I’d forgotten what a fantastic process mind mapping is.
I read Tony Buzan’s book years ago and was, for a short while, an avid user. Then I stopped.
My reawakening came earlier today when I did some work with a client and another specialist supplier, M62 Visual Communications, on reviewing the content, flow and messages contained in a mammoth slide deck.
M62 recommended we use Mindjet software to capture our thinking. This resulted in the rapid creation of a series of mind maps which will now help us restructure the material, simplfy our messages and ensure there is a clear, logical flow to the overall presentation and the other communication materials that will flow from it.
It’s a tool I commend to fellow communicators.
In our jobs it’s far too easy to get sucked into the detail and to lose sight of the big picture. Using Powerpoint to capture your thinking (in an inevitably linear fashion) isn’t the answer, yet it’s what some many of us rely on.
Mind mapping is far superior. It’s a great tool for capturing thoughts, mapping out messages and, perhaps most importantly, illustrating the multiple connections between different pieces of information. After all, so much of what we do is about alignment (in this case between different ‘layers’ of strategy – group, business unit and function) and flow (e.g. a timeline for rolling out various programmes of work).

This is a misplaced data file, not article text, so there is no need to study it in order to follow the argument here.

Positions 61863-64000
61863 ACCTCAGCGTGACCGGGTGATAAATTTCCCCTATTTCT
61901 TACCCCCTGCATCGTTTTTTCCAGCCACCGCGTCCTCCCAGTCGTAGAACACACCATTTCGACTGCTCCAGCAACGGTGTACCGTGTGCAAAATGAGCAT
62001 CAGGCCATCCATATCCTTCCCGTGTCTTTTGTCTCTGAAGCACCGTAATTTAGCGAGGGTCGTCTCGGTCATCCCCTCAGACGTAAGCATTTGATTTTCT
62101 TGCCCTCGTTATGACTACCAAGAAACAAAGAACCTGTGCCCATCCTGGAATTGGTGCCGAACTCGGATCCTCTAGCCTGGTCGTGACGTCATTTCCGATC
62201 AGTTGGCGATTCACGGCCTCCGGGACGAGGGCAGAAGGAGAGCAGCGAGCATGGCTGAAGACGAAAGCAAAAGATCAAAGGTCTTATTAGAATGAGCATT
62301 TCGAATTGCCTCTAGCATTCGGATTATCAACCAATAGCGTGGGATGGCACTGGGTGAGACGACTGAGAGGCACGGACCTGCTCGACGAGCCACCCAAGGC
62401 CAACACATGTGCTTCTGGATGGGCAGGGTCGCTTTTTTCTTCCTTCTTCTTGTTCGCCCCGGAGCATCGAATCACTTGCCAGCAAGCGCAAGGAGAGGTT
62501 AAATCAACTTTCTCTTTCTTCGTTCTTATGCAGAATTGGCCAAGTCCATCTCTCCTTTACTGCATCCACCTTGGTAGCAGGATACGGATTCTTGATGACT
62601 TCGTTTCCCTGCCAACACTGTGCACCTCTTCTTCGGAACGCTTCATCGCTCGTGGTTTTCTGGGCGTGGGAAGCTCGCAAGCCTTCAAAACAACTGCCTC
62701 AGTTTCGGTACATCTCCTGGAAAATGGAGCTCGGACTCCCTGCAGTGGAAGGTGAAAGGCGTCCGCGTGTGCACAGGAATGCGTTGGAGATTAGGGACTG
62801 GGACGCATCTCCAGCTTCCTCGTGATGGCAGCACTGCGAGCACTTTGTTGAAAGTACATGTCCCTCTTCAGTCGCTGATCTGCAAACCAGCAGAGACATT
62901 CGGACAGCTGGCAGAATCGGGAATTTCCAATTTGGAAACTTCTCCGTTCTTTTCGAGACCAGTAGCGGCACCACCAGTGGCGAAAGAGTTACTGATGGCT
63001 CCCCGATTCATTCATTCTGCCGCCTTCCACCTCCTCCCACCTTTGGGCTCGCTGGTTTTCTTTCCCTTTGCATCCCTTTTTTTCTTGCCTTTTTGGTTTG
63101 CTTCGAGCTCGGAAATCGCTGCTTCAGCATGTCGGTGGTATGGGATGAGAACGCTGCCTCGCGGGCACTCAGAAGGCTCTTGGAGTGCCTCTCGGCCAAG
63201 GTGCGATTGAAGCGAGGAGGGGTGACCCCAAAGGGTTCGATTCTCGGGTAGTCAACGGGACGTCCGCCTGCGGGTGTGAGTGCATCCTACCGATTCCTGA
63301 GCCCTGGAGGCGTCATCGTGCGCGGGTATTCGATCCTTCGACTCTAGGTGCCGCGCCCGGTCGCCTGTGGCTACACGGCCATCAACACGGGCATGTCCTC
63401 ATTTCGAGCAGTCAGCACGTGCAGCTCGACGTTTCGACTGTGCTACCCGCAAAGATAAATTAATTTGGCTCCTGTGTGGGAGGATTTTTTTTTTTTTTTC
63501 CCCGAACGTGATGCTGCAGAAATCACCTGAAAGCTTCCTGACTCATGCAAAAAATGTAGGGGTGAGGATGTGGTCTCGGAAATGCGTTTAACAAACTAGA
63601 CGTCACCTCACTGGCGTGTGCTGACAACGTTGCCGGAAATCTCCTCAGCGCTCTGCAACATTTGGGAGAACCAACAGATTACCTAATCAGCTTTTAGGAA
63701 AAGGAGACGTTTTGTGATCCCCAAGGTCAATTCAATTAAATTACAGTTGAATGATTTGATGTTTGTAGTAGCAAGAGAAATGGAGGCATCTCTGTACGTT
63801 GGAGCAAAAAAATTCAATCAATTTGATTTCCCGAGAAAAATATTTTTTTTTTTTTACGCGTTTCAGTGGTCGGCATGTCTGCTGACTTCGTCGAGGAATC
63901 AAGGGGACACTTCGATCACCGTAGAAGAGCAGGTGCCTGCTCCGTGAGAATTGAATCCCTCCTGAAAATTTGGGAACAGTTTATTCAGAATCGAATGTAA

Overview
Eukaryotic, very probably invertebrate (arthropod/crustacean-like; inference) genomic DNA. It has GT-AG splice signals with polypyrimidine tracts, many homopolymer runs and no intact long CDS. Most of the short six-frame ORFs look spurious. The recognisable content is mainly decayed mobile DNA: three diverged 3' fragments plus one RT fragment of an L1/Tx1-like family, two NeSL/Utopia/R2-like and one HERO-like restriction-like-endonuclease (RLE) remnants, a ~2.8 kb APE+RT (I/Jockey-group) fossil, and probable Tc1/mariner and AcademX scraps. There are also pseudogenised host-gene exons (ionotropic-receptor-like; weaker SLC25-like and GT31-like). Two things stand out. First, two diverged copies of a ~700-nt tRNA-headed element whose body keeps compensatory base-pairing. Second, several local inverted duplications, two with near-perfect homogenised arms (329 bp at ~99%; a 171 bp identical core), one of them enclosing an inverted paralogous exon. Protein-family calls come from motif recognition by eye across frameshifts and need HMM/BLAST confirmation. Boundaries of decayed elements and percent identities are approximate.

If you’re interested in finding out more, check out the following websites:
- The Wikipedia entry on mind maps
- A useful overview from Derby University
- Illumine, a UK training company that focuses on mind mapping
- Mindjet – superb mind mapping software on Mac and PC
I’ll definitely be investing in a copy of Mind Manager Pro and using it to capture and clarify my thinking from now on.